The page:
To provide some context, all of Chapter 17, and much of the chapter before, appear to be just Diana in bed, dealing with shit. Moving towards Matthew, moving away from Matthew, falling asleep. Waking up, moving towards Matthew, moving away from Matthew. You get the idea. So I was weary of her in bed, moving around, curling into balls, falling into Matthew. Whatever. But that last line was just the straw that broke this camel’s back. Has “the shadow of your conflicted emotions” ever fallen over your significant other’s face?
It was at this moment I realized I was reading a slightly spruced up version of Twilight. Which was just so disappointing. Harkness had gone to great lengths at the beginning of the novel to set Diana up as a strong and powerful woman. Yet, here she is falling to pieces and being taken care of by, a dark, brooding, dangerous vampire. That seems vaguely familiar. Not long before p. 209, we find Diana being held against her will by Matthew, which is somehow all for her own good. Also familiar. I’m trying to be objective and removed here, but what I really want to say is, “Give me a freaking break. This would never happen in Buffy.”
Why is Diana acting this way? Are her emotions complex and believable in the way that human emotions are? As Ingrid says at The Blue Bookcase, why is strong, independent Diana allowing herself to be vaguely assaulted by someone she just met? Do we believe that Diana would do this, or are we just meant to believe that Diana is now in love and that’s it? For me, though Harkness goes to great lengths to explain to me the particular set of emotional baggage that leads Diana to act this way, I ain’t buying it. Folks, we now find ourselves in the territory of sentimentality. Which to me equals romance novel. And there’s nothing wrong with a romance novel. They’re quite enjoyable, my mother loves them. But this is not what I thought A Discovery of Witches was about. Please, can we get back to the alchemy?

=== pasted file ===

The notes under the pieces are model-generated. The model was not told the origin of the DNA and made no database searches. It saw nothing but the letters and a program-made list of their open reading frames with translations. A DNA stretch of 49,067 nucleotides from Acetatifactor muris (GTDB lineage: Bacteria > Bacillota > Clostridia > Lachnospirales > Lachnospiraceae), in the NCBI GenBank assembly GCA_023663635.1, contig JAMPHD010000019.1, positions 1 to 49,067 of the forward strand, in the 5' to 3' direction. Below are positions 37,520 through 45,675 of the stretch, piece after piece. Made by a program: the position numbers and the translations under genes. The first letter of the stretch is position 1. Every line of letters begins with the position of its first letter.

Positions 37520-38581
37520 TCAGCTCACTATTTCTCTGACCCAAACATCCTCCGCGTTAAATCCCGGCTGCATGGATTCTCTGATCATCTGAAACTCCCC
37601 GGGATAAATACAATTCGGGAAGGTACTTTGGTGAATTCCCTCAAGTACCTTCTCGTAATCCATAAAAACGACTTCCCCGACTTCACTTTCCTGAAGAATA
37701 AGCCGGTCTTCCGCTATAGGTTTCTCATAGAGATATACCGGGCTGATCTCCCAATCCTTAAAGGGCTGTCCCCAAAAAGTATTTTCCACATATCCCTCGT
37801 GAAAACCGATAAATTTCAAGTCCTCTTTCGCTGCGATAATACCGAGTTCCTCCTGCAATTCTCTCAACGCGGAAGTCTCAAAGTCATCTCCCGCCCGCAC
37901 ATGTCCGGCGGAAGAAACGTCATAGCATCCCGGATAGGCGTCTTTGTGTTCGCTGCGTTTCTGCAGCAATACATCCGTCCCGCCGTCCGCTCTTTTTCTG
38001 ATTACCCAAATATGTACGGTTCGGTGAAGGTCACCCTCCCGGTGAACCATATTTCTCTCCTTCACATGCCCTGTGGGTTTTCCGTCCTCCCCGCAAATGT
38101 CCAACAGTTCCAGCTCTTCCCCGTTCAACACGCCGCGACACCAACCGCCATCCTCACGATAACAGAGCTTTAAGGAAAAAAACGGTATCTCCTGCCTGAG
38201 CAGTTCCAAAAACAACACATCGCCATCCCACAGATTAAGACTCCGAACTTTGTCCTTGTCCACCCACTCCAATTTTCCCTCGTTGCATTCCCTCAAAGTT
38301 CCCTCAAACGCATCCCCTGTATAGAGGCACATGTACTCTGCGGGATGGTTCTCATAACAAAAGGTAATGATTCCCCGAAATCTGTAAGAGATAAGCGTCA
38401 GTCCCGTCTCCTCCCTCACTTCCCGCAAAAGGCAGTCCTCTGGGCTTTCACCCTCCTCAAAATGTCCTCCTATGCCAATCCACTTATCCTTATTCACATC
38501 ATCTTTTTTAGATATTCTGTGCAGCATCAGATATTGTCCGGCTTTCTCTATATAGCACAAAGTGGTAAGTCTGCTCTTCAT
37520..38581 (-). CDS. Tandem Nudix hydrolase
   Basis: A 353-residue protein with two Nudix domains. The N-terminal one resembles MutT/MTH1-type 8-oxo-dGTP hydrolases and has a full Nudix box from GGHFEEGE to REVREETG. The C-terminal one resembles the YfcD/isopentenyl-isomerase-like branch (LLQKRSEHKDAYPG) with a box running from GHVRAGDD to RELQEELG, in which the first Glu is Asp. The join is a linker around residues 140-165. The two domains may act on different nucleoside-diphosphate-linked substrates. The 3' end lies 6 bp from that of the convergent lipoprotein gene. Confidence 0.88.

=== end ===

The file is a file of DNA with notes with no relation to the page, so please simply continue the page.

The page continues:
I got about 3 pages past p. 209, and then turned to my significant other and said, “I can’t finish this.” The shadow of my only vaguely conflicted emotions fell over his face. Not so much. It is hard for me not to finish a book, and so I was very slightly conflicted there. But there’s a lot more of this book to finish, and unlike my friend who skipped all these romance novel parts, I’m not very good at that. It looked like she was going to be in bed with Matthew for at least the rest of the chapter, and they weren’t even going to be having sex. And certainly no alchemy.
So, emotion is what in fact makes great fiction great, because emotions are part of our human experience. But emotions are complicated things, and we need to believe in them. They need to be carefully set up and developed and felt. This is what makes great writers. I feel what the character is feeling because it resonates with my own experience of emotions. If it doesn’t, the characters are just like little puppets, doing some interesting things, but not in a way that really moves you much.
That’s my take on sentimentality. What do you think? Can there be too much emotion, and how should emotion be used?
Look later this week for a post about a book which has great potential to veer into sentimentality, but never does, in addition to being a beautiful meditation on living in nature, Rachel Peden’s Rural Free. Yes, I’ve written about this book before, but it’s worth writing about again.